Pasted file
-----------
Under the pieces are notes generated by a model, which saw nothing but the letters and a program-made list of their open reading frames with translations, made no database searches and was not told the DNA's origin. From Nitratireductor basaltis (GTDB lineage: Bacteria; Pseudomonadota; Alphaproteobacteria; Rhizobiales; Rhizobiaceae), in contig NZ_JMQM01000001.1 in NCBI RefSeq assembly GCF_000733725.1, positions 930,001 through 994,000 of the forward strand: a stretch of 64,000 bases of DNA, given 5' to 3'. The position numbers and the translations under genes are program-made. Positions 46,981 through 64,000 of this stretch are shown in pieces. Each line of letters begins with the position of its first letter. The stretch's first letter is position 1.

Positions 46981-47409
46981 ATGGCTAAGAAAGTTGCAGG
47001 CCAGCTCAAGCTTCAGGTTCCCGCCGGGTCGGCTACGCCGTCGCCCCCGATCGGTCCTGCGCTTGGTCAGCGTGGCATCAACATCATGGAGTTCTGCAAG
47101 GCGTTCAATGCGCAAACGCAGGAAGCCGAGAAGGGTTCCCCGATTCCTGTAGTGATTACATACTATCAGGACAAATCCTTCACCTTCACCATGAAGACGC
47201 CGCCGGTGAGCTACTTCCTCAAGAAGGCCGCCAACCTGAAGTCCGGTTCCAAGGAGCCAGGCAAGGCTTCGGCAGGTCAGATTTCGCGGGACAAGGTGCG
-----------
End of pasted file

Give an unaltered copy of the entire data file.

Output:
Under the pieces are notes generated by a model, which saw nothing but the letters and a program-made list of their open reading frames with translations, made no database searches and was not told the DNA's origin. From Nitratireductor basaltis (GTDB lineage: Bacteria; Pseudomonadota; Alphaproteobacteria; Rhizobiales; Rhizobiaceae), in contig NZ_JMQM01000001.1 in NCBI RefSeq assembly GCF_000733725.1, positions 930,001 through 994,000 of the forward strand: a stretch of 64,000 bases of DNA, given 5' to 3'. The position numbers and the translations under genes are program-made. Positions 46,981 through 64,000 of this stretch are shown in pieces. Each line of letters begins with the position of its first letter. The stretch's first letter is position 1.

Positions 46981-47409
46981 ATGGCTAAGAAAGTTGCAGG
47001 CCAGCTCAAGCTTCAGGTTCCCGCCGGGTCGGCTACGCCGTCGCCCCCGATCGGTCCTGCGCTTGGTCAGCGTGGCATCAACATCATGGAGTTCTGCAAG
47101 GCGTTCAATGCGCAAACGCAGGAAGCCGAGAAGGGTTCCCCGATTCCTGTAGTGATTACATACTATCAGGACAAATCCTTCACCTTCACCATGAAGACGC
47201 CGCCGGTGAGCTACTTCCTCAAGAAGGCCGCCAACCTGAAGTCCGGTTCCAAGGAGCCAGGCAAGGCTTCGGCAGGTCAGATTTCGCGGGACAAGGTGCG